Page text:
2012-05-03 06:51:06 AM
She keeps Moet et Chandon
In her pretty cabinet
'Let them eat cake' she says
Just like Marie Antoinette
A built-in remedy
For Kruschev and Kennedy
At anytime an invitation
You can't decline

Caviar and cigarettes
Well versed in etiquette
Extraordinarily nice

She's a Killer Queen
Gunpowder, guillotine
Dynamite with a laser beam
Guaranteed to blow your mind
Anytime

Recommended at the price
Insatiable in appetite
Wanna try?

To avoid complications
She never kept the same address
In conversation
She spoke just like a baroness
Met a man from China
Went down to Geisha Minah
Then again incidentally
If you're that way inclined

Perfume came naturally from Paris
For cars she couldn't care less
Fastidious and precise

She's a Killer Queen
Gunpowder, guillotine
Dynamite with a laser beam
Guaranteed to blow your mind
Anytime

Drop of a hat she's as willing as
Playful as a pussy cat
Then momentarily out of action
Temporarily out of gas
To absolutely drive you wild, wild
She's all out to get you

She's a Killer Queen
Gunpowder, guillotine
Dynamite with a laser beam
Guaranteed to blow your mind
Anytime

Recommended at the price
Insatiable an appetite
Wanna try?
You wanna try
 
2012-05-03 06:55:27 AM
No Roger from American Dad?
 
2012-05-03 06:56:13 AM
A long time ago I was at the Norton Simon museum for an art class. I was taking my time, looking at the painstaking detail of tulips or fruit painted on copper sheets which was popular with Dutch artists for a while, then I turned a corner and was greeted with this:

Mulberry Tree in Autumn by Van Gogh

After scrutinizing dozens of remarkably photo-perfect paintings, this one punched me in the face. It seemed alive, and each curling leaf was like a flame, licking out from the canvas. While the other paintings seemed like frozen perfection, this one hummed. If I had the money, this would be one I'd love to have in my home.
 
2012-05-03 06:56:48 AM
It belongs in a museum!!
 
2012-05-03 06:57:45 AM
farm5.static.flickr.com
That's cold
 
2012-05-03 06:58:57 AM
Edvard, you vierdo, you...
 
2012-05-03 07:13:00 AM

Unfreakable: After scrutinizing dozens of remarkably photo-perfect paintings, this one punched me in the face. It seemed alive, and each curling leaf was like a flame, licking out from the canvas. While the other paintings seemed like frozen perfection, this one hummed. If I had the money, this would be one I'd love to have in my home.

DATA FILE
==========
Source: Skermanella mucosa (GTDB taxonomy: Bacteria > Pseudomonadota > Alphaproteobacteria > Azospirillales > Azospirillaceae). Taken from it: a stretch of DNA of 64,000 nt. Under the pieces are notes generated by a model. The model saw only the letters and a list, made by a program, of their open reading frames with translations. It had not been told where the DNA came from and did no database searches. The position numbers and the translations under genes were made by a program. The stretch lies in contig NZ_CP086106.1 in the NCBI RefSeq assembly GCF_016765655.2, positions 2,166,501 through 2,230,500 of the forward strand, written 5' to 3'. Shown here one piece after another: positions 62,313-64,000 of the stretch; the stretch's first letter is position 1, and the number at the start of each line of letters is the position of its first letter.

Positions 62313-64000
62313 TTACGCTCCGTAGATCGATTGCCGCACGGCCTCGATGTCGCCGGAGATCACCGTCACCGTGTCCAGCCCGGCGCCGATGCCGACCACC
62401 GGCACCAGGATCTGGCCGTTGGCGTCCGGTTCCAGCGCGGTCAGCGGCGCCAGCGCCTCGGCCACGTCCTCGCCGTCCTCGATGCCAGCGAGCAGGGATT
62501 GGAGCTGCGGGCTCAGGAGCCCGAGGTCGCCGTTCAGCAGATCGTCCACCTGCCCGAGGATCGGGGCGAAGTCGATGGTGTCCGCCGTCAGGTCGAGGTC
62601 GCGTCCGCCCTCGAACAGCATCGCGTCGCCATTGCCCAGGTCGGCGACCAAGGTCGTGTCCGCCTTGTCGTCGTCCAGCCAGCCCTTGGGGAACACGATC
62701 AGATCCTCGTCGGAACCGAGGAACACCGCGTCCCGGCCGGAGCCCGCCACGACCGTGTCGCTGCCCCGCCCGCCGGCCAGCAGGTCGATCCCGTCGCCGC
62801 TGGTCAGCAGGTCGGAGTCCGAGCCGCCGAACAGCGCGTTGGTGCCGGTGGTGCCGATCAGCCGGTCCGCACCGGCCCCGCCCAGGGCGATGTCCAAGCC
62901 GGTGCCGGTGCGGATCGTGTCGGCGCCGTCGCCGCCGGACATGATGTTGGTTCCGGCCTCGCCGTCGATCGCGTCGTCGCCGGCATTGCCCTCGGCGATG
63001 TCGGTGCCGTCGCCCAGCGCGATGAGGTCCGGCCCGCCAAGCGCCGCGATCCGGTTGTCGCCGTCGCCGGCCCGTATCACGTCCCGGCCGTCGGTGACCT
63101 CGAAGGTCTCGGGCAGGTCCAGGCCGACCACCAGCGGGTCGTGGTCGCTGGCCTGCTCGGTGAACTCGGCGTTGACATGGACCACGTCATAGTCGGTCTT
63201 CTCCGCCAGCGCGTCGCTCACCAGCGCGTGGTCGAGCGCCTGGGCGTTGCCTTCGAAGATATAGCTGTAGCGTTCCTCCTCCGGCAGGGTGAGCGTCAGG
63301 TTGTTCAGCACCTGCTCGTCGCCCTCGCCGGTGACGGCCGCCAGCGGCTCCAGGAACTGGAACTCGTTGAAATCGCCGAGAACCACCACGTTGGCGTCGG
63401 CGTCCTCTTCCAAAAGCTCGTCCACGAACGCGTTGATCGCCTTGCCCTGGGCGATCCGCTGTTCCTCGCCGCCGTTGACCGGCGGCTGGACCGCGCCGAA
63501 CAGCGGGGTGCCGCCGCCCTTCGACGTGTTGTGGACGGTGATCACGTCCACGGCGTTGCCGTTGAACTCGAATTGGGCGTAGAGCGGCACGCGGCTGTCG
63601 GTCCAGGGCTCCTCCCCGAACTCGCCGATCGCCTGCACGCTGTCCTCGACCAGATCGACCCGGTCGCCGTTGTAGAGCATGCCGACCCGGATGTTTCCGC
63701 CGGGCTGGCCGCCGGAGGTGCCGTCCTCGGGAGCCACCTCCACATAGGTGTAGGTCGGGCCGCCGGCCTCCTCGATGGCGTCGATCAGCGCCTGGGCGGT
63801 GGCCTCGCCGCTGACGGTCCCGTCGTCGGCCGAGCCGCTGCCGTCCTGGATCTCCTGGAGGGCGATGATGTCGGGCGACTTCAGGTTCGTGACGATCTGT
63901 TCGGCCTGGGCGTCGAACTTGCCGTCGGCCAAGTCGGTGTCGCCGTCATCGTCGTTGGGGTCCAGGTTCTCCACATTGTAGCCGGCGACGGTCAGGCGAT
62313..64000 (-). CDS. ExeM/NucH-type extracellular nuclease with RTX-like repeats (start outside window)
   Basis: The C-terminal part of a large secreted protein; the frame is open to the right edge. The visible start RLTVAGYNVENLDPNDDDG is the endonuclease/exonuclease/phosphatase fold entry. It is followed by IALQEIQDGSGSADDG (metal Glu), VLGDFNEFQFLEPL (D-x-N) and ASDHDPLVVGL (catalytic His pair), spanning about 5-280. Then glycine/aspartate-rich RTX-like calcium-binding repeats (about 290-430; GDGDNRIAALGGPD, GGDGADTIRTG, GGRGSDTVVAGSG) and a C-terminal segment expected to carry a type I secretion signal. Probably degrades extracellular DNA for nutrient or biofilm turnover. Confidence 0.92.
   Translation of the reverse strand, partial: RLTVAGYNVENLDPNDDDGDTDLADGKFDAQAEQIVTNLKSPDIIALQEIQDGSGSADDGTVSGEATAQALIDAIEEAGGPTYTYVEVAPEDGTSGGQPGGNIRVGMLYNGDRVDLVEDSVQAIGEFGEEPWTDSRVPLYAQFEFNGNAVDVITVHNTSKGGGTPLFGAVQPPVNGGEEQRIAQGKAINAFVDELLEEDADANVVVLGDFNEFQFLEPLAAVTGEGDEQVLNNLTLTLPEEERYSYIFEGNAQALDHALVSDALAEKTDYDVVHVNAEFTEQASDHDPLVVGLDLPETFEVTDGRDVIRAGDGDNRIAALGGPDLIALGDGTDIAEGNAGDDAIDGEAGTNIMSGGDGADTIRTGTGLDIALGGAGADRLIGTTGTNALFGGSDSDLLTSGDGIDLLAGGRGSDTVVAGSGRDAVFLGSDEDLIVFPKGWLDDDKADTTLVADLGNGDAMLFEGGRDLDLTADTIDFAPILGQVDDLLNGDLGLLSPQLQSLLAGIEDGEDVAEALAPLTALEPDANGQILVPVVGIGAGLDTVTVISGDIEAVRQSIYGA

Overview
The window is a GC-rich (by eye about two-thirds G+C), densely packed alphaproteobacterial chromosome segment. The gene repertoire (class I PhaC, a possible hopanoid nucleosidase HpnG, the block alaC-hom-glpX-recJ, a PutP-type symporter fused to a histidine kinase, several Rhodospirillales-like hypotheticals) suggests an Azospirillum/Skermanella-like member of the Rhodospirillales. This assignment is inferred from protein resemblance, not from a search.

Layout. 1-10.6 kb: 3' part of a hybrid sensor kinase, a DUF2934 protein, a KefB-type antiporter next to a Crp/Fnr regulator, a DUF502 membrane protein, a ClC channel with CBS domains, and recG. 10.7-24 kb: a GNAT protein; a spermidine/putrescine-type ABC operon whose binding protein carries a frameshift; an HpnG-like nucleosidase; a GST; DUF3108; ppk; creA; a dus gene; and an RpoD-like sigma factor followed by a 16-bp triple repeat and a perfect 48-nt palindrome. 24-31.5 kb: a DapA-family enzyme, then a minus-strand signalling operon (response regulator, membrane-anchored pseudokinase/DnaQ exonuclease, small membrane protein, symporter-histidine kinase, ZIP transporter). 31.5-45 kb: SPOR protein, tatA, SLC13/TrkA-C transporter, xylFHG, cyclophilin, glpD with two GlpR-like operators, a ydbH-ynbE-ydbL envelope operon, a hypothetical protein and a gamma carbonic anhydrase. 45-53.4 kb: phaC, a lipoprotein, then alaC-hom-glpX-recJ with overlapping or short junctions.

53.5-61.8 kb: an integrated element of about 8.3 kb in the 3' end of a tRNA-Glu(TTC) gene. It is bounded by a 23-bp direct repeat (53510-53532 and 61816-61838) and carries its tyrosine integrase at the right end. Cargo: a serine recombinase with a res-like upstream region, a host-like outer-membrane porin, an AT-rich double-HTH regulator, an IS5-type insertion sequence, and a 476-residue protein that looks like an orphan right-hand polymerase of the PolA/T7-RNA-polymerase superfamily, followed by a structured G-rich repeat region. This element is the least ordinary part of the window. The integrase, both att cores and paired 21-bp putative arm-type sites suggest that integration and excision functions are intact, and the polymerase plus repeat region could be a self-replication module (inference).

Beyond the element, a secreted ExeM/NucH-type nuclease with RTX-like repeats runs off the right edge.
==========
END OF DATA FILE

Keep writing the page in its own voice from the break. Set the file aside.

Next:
My sister in law said almost the exact same thing about a piece she had the privilege to help restore recently.
 
2012-05-03 07:13:02 AM
And to top it off, it's not the only one. There are 4 versions of The Scream, this was the only one privately owned.
The rest hangs in museums/art galleries in Norway.

And they can be quite easy to steal sometimes..
 
2012-05-03 07:14:12 AM
Imagine this. No matter what the buyer does with this can you really get $119 million worth of pleasure out of it?

Will the owner stare at it for hours on end? I can appreciate art, but if I saw it in a museum I would probably only devote a couple of minutes to it (unless I were under the influence of drugs). Is it really worth $55 million a minute to view?
 
2012-05-03 07:15:18 AM
I bought the poster for $8.99 at Deck the Walls. How much you think it's worth now?
 
2012-05-03 07:18:12 AM

KatjaMouse: Unfreakable: After scrutinizing dozens of remarkably photo-perfect paintings, this one punched me in the face. It seemed alive, and each curling leaf was like a flame, licking out from the canvas. While the other paintings seemed like frozen perfection, this one hummed. If I had the money, this would be one I'd love to have in my home.

My sister in law said almost the exact same thing about a piece she had the privilege to help restore recently.


It just took me 15 minutes to fine an image that captured some of the detail of the paint. Most of the photos of this painting are flat and boring. In person, it's breathtaking.
 
2012-05-03 07:18:19 AM

unchellmatt: [web.mit.edu image 565x800]


i.imgur.com

Now that's an art
 
2012-05-03 07:19:36 AM
If I had obscene amounts of money I'd probably settle down and get myself a couple of Egon Scheiles. He doesn't go for absurd/obscene amounts but I love the artist enough that if I had the scratch I would go out of my way to obtain a few pieces.